May include but is not limited to: SQL Azure, Cloud drive, performance, scalability, accessibility from other applications and platforms, Windows Azure storage services: blobs, tables and queues
SQL Azure in itself is big enough to fill a book (In fact, it does fill a book. Most if this section is based on the book Pro SQL Azure by Scott Klein and Herve Roggero) so this section is just a quick introduction. SQL Azure is a transactional database based on SQL Server 2008. It supports the T-SQL language and a limited set of functions from SQL Server. It also supports ADO.NET and ODBC data access. You can even use your favorite SSMS to connect and manage SQL Azure databases, but there’s an online solution, too.
You should be aware that SQL Azure runs in a multitenant environment. This means that you have restrictions on query time, CPU, etc. So if you have a long running query, massive CPU usage, or something similar that might affect another users’ databases on the server, your database connection can be (and will be) throttled (terminated).
Despite this fact you should be aware that using SQL Azure you pay for storage (GBs of database size)*, so you should perform some CPU intensive tasks within SQL Azure instead of your application. The benefit is that CPU usage in SQL Azure is free, while you have to pay for it on an hourly base in your app hosted in the cloud.
Scalability in SQL Azure is revolving around sharding. The design guidelines are explained here. Sharding is a kind of horizontal partitioning; you store rows separately instead of columns. I’ll explain the concept in another blog post later.
Last but not least, have a look at the (most important) limitations of SQL Azure:
- No support for backing up/restoring databases (there are workarounds, of course)
- No USE statement, and you cannot use database names (this ends cross-database queries)
- No Windows Authentication
- Setting server level collation is disabled
- No heap tables, clustered indexes are a must
- Maximal database size is 150 GB
- No SQL Server Agent
- Idle connection are terminated (after 30 minutes)
For the full list of limitations, see http://msdn.microsoft.com/en-us/library/ee336245.aspx.
Windows Azure Storage Services
Blobs – as their name shows are large binary objects stored in the cloud. At the time of this writing, their size maxes out at 200 GB in the case of a block blob and 1 TB when using page blobs. Usually you would store images or video/audio in blobs. Video usage is especially useful, because block blobs support streaming.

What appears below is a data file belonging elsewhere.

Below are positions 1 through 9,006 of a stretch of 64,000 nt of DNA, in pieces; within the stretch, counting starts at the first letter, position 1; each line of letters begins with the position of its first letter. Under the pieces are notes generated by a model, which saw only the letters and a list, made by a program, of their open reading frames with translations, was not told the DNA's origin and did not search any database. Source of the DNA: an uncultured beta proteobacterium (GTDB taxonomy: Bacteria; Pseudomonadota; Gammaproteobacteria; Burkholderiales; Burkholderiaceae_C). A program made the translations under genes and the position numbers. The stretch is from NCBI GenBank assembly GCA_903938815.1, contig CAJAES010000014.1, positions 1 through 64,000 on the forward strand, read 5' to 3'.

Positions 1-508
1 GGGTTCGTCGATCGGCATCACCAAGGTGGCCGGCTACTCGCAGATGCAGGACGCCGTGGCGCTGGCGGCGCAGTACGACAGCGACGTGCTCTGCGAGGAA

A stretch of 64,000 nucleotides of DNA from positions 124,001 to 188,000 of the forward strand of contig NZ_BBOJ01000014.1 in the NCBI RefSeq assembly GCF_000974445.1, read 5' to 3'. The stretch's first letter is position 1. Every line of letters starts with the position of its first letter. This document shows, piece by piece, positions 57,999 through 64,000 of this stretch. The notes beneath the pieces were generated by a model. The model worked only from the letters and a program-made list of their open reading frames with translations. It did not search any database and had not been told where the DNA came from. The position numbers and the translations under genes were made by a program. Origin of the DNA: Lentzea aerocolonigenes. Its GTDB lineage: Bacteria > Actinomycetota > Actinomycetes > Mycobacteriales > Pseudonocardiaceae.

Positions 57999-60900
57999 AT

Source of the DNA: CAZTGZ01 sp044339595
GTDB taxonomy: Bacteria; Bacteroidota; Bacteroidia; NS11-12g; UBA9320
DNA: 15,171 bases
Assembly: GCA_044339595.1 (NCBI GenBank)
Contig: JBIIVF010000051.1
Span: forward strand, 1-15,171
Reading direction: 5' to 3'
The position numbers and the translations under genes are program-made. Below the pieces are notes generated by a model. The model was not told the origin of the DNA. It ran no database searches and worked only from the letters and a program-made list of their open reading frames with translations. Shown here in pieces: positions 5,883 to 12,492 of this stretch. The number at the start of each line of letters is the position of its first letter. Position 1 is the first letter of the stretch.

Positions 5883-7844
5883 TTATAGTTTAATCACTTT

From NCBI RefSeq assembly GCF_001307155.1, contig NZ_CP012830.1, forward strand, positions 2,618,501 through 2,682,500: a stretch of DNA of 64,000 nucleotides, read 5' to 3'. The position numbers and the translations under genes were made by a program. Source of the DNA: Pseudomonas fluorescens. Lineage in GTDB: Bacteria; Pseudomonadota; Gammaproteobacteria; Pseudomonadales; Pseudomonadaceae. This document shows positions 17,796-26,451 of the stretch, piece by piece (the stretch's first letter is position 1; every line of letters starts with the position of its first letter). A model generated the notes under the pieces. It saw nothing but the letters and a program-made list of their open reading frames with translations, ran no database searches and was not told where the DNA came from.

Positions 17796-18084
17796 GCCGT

I introduced two different kinds of blobs, block and page blobs. Let’s elaborate further on them. If you need further info, refer to MSDN.
A block blob is built from blocks, which can have the maximum size of 4 MBs (the largest block supported in one operation). You are free to modify, delete and insert block of a block blob, commit or discard your changes as needed. The maximum size of a block blob is 200 GB, and it can contain a total of 50.000 blocks.
Page blobs are optimized for random access. They can be 1 TB large, and they are built from 512 byte pages. You cannot “version” your pages, so updates of one or more pages are immediately in effect.
A special subtype of page blobs is Azure Drive (or Cloud drive). This is a VHD mounted as a local drive letter. It was mostly used before the other APIs were available.
Windows Azure provides a queue-based messaging service that you can use for communication between Azure roles (more on them later). Your messages can be 64 KB in size, and generally they are FIFO, but no guarantee exists that they will be treated in this fashion. You can of course process messages bigger than 64 KBs, by using blobs.
Tables allow you to store entities of 1 MB up to 100 TB. An entity can have 255 “columns” with different data types. Unlike SQL Azure, there is no relational support, so you can’t have foreign keys, joins, etc. The best usage of these tables is for example a leader board for a game. Small in size, not complex, no relationships required.
Table entities have three reserved properties which define a key for the entity: a partition key for the table itself, a row key for the entity within the table, and a timestamp.
Tables come with a fairly limited type set, these are byte, bool, DateTime, double, Guid, int, long and string. For more info on tables, refer to MSDN.
There is more info about the various storage options in Windows Azure in this Technet article.
*The full truth is that you pay for two things: storage and bandwidth, however, bandwidth within an SQL Azure database and an application running inside Windows Azure is free.